Trustees must not cherry-pick only favourable post-valuation developments, or the effective dates of their recovery plans and schedules of contributions. Once they have taken credit for positive post-valuation experience in one valuation, consistency dictates that they consider any relevant negative post-valuation events at future valuations. Allowance for favourable post-valuation events should reduce the length of the recovery plan rather than the sponsor’s contributions.
The Regulator thinks that trustees are now better able to judge the short-term effects of COVID-19 on the employer covenant. They are encouraged to consider taking specialist covenant advice, especially if the employer is in distress or experiencing acute affordability constraints.
The use of stress testing or scenario planning is encouraged, especially for those sponsors that have been and continue to be materially affected by COVID and for which the prospects for recovery are uncertain. In such cases the trustees should consider whether there has been a material deterioration in the covenant, and should not assume a full recovery without justification. The Regulator expects employers to provide trustees with the up-to-date financial projections and business plans that they need to assess the covenant, and for any covenant leakage to be minimized.
Affordability of recovery plans
The Regulator’s expectations depend on how the employer has weathered COVID-19 and Brexit. For example, if the impacts were minor, there should not generally be any reduction to deficit recovery contributions or extension of recovery plan periods. For employers with good cash flow, the anticipation is that trustees will try to reduce the recovery plan length.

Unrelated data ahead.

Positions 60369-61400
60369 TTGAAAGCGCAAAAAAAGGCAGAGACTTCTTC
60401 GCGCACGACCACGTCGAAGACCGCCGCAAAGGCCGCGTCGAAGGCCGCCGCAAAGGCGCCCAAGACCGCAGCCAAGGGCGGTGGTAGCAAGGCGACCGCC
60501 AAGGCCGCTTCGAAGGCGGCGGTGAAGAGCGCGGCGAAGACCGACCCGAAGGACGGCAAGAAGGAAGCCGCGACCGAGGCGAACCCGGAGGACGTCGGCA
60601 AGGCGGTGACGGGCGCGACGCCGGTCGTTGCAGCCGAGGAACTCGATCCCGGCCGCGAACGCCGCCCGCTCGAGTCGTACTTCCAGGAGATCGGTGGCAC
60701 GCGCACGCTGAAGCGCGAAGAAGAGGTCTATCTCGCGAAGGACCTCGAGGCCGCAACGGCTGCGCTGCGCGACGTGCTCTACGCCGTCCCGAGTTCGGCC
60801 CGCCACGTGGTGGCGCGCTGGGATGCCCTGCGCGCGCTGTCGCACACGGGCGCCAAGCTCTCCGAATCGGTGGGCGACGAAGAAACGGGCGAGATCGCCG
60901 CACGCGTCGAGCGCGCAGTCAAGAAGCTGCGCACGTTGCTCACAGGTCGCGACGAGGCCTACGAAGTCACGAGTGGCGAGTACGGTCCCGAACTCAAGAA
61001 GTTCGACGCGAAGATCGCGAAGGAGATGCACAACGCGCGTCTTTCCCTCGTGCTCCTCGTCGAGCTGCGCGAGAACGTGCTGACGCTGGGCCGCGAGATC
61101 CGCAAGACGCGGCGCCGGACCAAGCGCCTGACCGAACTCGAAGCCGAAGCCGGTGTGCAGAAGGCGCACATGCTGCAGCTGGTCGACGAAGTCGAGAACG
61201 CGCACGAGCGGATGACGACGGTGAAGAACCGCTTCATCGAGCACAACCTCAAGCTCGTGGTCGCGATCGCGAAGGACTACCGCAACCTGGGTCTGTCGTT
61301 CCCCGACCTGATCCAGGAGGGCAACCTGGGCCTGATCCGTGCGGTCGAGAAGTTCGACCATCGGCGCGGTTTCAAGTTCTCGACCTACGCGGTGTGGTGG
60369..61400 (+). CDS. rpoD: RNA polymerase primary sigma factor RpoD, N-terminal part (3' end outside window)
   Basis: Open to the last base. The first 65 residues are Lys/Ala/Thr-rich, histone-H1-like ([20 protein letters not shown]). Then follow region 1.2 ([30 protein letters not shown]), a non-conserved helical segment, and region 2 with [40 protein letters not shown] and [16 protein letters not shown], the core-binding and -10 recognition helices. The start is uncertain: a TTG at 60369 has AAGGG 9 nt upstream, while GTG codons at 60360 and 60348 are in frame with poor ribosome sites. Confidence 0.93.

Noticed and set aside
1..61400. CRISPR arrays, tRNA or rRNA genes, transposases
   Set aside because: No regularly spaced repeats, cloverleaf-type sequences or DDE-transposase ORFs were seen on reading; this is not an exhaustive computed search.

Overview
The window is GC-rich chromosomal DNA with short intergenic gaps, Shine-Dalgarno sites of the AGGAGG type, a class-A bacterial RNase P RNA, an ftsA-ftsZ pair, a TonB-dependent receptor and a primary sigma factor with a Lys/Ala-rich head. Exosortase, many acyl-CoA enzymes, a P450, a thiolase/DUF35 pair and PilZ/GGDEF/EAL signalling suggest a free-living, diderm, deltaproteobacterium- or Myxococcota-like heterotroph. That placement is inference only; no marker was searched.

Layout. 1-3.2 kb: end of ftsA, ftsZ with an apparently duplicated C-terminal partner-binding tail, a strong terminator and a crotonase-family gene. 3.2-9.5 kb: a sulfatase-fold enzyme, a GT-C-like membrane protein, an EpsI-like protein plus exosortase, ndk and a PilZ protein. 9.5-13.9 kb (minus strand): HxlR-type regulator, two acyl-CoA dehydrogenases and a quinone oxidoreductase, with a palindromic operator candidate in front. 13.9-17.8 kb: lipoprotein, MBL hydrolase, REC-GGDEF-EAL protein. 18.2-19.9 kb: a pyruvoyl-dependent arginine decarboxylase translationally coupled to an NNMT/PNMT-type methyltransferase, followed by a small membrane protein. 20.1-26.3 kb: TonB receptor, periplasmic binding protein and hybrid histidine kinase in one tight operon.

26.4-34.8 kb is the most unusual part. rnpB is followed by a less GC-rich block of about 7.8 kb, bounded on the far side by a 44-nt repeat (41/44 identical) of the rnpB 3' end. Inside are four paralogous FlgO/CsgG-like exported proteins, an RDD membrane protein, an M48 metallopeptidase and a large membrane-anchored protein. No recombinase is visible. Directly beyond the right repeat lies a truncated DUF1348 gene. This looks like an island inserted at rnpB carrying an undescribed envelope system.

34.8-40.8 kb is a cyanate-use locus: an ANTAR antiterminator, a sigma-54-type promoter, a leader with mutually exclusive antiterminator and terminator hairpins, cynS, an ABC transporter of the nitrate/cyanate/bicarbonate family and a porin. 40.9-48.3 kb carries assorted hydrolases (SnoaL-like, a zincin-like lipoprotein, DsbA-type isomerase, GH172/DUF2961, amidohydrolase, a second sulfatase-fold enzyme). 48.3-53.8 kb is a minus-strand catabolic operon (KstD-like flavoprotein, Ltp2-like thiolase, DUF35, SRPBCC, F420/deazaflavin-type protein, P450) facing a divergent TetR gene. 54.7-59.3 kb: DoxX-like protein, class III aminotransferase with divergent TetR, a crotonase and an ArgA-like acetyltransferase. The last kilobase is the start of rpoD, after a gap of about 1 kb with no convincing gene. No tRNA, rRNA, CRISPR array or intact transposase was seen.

Trustees should carefully consider requests for lower DRCs if there are short-term affordability constraints whilst businesses recover. The Regulator prefers back-end loading of contributions over extension of recovery plan periods.
It views any resumption of shareholder distributions as inconsistent with requests for lower contributions, and says that any deferred DRCs should be repaid in that case. It also raises the prospect of employers requesting DRC deferral for reasons other than short-term affordability constraints, noting the Government’s Budget 2021 corporation tax announcements. Trustees should treat such requests like any other and seek suitable mitigation, such as contingent assets.